“I am aware that there are families who feel that a good old fashioned snow day is just a great day to be together as a family and kind of celebrate the fact that the weather [has] created a phenomenon that kids are home together,” Gorr said. “We also do hear from a lot of our families who work full time, and unexpected school closures can cause a lot of stress for families who are not able to create childcare situations for their kids at the last minute.”
Additionally, Gorr acknowledges the appeal that traditional snow days hold.
“There’s nostalgia about snow days,” Gorr said. “When I was little, you know, we always had snow days and it just was something that people came to expect that [is] going to happen, but I do think there’s gonna be a wide variety of opinions [after the pandemic].”
Physical Education and Health teacher Christen Sprenger, who is in support of having traditional snow days, shares Gorr’s reminiscence, and feels like she had more snow days as a kid.
Before the widespread use of the internet, teachers used to have a phone tree for emergency closure days, Sprenger said. The phone tree was a sheet of paper with a list of all of the teacher’s phone numbers, and each person would call the person listed below them to inform them of the emergency closing day.
“Now it’s just an automatic call, but it was always fun to be like, OK , have your phone trees out,” Sprenger said. “I think we got more excited than the students when it came to, you know, oh my gosh, it’s a snow day.”
Sprenger has two children: a six-year-old daughter, and an eight-year-old son that has special needs. While she doesn’t worry about remote learning for her daughter, she does worry if her son would have the motivation to learn in front of a screen again.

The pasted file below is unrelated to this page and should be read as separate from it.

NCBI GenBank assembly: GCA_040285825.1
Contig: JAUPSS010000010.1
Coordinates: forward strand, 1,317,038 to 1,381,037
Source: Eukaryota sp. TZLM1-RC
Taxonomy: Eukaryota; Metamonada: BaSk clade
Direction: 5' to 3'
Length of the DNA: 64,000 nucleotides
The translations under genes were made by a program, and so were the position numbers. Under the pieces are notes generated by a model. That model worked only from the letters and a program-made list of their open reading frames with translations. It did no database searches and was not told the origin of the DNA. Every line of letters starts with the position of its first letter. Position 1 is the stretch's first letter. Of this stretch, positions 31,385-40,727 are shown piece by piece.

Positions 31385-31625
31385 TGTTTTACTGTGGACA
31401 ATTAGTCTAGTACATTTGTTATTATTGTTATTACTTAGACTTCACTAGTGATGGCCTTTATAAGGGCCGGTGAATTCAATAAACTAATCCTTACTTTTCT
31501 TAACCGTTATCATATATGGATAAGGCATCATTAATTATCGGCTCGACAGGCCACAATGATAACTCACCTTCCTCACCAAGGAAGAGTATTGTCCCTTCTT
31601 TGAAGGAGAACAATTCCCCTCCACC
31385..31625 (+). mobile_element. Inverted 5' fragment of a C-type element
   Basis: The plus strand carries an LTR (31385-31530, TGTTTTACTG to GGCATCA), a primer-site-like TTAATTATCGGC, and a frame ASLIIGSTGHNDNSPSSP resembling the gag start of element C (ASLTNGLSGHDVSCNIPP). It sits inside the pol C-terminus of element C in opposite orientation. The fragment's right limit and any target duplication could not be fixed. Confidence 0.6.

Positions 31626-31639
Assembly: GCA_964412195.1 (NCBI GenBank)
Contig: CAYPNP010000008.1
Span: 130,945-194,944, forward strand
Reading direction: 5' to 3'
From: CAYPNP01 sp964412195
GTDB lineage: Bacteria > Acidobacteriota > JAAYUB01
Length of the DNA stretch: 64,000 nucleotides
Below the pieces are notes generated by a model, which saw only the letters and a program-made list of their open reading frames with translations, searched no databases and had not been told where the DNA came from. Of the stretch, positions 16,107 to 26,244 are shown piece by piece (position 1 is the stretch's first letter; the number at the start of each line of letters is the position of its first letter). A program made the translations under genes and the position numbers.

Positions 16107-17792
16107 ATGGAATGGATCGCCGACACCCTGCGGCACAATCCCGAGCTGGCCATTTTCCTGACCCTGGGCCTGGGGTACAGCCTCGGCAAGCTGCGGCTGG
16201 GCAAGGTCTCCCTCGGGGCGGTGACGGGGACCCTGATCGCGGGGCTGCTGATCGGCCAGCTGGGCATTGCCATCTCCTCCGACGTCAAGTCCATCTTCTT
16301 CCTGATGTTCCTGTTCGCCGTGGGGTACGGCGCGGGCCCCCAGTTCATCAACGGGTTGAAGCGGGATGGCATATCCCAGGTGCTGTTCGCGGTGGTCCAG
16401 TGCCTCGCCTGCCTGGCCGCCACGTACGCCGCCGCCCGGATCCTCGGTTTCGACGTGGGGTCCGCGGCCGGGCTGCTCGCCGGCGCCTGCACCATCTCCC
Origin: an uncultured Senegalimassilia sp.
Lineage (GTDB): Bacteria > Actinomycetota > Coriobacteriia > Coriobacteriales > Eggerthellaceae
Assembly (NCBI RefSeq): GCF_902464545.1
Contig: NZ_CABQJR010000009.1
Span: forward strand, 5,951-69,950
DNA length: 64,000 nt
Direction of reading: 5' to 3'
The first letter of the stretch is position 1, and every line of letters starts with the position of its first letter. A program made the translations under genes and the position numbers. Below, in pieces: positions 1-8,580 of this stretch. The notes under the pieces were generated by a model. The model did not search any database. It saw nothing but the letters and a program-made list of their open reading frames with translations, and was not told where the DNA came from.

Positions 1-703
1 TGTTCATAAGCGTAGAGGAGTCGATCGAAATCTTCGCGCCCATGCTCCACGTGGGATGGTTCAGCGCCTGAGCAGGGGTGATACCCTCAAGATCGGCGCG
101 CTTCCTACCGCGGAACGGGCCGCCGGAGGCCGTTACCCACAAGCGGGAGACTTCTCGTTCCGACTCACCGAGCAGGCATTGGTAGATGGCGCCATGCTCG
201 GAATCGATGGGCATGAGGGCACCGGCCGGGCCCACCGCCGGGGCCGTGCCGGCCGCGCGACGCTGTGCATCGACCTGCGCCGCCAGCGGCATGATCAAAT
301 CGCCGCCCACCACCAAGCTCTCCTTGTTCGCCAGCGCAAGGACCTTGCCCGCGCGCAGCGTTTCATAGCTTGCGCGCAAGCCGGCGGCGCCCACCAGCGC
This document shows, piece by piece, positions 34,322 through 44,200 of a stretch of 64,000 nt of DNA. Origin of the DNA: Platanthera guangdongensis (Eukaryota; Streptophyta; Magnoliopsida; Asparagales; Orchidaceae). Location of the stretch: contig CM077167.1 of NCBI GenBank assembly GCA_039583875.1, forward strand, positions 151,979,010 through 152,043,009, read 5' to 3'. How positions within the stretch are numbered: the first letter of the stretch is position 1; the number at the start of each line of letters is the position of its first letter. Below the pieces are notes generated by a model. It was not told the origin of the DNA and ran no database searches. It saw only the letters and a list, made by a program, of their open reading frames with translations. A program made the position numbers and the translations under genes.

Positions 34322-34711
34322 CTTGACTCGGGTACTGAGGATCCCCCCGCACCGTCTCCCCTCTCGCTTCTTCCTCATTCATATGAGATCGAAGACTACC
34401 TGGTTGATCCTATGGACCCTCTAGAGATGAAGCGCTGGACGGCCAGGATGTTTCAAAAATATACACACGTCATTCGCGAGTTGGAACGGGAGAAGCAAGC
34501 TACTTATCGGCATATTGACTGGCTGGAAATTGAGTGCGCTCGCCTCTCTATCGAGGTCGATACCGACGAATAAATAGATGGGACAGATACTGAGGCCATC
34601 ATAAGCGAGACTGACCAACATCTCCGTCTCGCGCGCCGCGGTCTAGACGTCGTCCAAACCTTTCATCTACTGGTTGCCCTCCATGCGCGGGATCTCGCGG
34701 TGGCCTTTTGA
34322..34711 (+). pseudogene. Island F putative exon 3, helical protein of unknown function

“I want [my kids] to get that excitement of being outside,” Sprenger said. “Just because, you know, you’re looking at an iPad, you look out the window, and you know what you can be doing outside.”
Hamwi feels that the mental break of a snow day gives her something to look forward to.
“Whenever it was winter time, you know, you’d automatically think, oh my god, I can’t wait until it snows,” Hamwi said.
She also has a sister who is in seventh grade at Lincoln, and worries for the potential of her not getting snow days.
“When I was a child, I thought of snow days being like the best times of my life,” Hamwi said. “However, when these D57 kids grow up and think back to snow days, they’re just going to think back to when they were stuck at home and COVID was at its worst. So, snow days to them, [are] just going to have a really negative connotation.”
She would rather her sister have snow days than herself because of how younger kids tend to take things more seriously, as they are less mature.
“[Snow days] would make middle schoolers happier than high schoolers,” Hamwi said. “We’re just like, oh, it’s another snow day, but for kids, it’s like, oh my god, we don’t have school, like we get to hang out with friends. But, high schoolers are able to stay out [later], so it’s not as big of a deal.”
In the age of countless amounts of technology and accessibility, Schuler doesn’t see any issues arising with taking a day off from school for the weather.
“I think we believe very strongly in the talents of our instructional staff and our teachers, and in our students,” Schuler said. “And so one day, I don’t see that as having a significant impact as relates to a snow day.”